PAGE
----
Bernal weathers Pyrénéan storm with Tour de France GC options intact

Defending champion struggled to match the power from rivals yet managed to not lose time.

Photo: Tim de Waele/Getty Images)

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Winning a second Tour de France title isn’t going to be a cake walk for Egan Bernal.

The defending Tour champion was isolated and against the ropes in a few key moments in Saturday’s Pyrenean storm, but managed to survive relatively unscathed.

The Ineos Grenadiers captain didn’t have many familiar jerseys around him when the attacks went down on the Peyresourde. Richard Carapaz stayed close, but Bernal had to dig deep to handle the barrage of attacks.

“When they attacked I couldn’t follow,” Bernal said. “I thought that it would be impossible to do that effort until the finish of the climb, so I did what was best for me. I did a good job. I should be happy. We need to have respect for the other riders. They were really strong, and it must be a really nice race to see on the TV.”

Jumbo-Visma might be taking this Tour by the scruff of the neck in the first week of racing, but things quickly devolved into an every-rider-for-themselves skirmish at the sharp end of the stage Saturday.

“Jumbo-Visma is very strong,” Bernal said. “The rhythm they put up the second last climb and all the way down with Van Aert has been very demanding. Roglic is one of the strongest rivals but Pogacar is also phenomenal… and there are Quintana, López, Urán… It’s going to be a very open and interesting race.”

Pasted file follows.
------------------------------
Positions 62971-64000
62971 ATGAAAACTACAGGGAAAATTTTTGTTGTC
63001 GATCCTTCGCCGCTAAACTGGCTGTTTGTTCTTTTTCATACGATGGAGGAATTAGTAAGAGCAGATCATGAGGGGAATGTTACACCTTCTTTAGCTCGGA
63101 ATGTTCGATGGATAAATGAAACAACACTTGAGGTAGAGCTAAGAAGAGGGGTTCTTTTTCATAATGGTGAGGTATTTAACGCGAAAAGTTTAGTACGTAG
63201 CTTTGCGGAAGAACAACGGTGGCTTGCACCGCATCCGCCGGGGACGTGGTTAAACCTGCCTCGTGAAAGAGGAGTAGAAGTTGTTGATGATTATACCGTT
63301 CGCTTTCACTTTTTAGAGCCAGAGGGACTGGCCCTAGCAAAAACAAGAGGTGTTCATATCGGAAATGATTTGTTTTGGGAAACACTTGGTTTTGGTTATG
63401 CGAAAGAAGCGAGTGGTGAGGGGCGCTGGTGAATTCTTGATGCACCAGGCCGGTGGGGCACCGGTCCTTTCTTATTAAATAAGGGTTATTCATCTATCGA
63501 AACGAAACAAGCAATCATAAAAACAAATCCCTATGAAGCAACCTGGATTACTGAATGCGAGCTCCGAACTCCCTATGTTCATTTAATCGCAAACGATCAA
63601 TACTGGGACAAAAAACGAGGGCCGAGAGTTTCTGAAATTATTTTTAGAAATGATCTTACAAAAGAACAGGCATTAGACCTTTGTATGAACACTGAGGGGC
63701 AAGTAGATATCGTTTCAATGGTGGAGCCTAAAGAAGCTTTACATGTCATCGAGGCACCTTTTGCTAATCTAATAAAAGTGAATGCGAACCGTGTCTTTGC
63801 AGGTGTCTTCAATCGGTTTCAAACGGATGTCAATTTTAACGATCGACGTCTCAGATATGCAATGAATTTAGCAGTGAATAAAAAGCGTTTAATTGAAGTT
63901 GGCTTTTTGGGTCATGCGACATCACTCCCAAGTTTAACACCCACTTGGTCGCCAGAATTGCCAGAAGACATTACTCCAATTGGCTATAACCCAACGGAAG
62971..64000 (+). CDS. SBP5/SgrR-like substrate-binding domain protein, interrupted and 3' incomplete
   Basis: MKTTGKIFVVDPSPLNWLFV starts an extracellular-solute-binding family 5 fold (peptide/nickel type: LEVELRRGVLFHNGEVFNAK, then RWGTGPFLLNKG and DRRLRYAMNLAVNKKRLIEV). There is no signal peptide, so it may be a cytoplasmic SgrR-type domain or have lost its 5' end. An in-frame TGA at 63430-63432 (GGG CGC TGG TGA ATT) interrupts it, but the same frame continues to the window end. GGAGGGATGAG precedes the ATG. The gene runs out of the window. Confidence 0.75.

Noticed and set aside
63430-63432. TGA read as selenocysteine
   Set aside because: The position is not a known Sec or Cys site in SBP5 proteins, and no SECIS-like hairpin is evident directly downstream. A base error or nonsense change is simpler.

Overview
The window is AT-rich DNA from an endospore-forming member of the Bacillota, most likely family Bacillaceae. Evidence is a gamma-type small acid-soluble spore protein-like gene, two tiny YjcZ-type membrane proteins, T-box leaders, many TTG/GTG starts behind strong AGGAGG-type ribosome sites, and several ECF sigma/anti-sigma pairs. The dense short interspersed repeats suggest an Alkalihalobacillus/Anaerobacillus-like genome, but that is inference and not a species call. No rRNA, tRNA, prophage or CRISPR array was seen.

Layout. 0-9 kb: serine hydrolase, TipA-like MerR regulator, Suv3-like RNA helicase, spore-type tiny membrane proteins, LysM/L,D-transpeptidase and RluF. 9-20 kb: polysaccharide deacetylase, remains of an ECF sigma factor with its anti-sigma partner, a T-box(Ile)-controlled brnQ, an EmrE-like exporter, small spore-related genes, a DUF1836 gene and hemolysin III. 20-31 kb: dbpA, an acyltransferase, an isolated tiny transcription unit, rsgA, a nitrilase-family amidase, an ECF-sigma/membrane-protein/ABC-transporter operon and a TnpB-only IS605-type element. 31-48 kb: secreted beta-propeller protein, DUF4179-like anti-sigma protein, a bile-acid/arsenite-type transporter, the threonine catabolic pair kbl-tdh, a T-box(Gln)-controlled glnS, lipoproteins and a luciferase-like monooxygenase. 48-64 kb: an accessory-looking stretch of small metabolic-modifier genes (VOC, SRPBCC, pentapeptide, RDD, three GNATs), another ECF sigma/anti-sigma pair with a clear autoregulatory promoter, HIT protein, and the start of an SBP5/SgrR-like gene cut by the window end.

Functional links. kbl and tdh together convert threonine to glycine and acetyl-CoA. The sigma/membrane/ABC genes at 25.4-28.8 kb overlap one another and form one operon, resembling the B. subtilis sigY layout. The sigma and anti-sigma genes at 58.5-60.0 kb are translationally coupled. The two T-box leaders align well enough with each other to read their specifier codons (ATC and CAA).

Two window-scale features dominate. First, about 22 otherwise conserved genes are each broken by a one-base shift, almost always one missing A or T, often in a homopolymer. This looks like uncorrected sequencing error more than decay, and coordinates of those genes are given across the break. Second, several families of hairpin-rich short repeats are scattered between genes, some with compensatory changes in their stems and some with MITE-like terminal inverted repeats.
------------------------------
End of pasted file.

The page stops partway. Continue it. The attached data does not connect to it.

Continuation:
Most of the team leaders were isolated, setting off a flurry of attacks from all corners.

Bernal was yo-yoing in ways the peloton’s never seen before from the young Colombian star. When  Tadej Pogačar, Primož Roglič and Nairo Quintana all attacked, Bernal cautiously stayed back.

“We did the last two climbs really fast,” Bernal said. “That was really, really hard, especially when Tom Dumoulin was doing a really hard pace. I had the feeling that I couldn’t go at that pace until the final and I was looking at the numbers but I managed myself.”

With Ineos Grenadiers coming to this year’s Tour without Chris Froome or Geraint Thomas, all eyes are on Bernal.

So far, the team has done a good job at protecting Bernal’s flanks and keeping him in strong GC contention.

The team is hoping to carry him out of the Pyrénées and into more favorable terrain in the Alps, where they hope Bernal will take flight like he did in 2019.

“Disappointed with today’s stage? Absolutely not,” Bernal said. “I think it’s been a good day for me. It’s been a fast race and that’s good. The last climb in particular has been done on a very high rhythm. I’m happy to have completed it with the rest of the favorites and showed that I’m still up there with the best.”

Bernal might be young in years, but he’s wise enough to know nothing comes free in cycling.

“This is the biggest race in the world so it’s not easy to win,” Bernal said. “It’s not easy to just drop people so I’m happy to arrive with them, and not lose time.”

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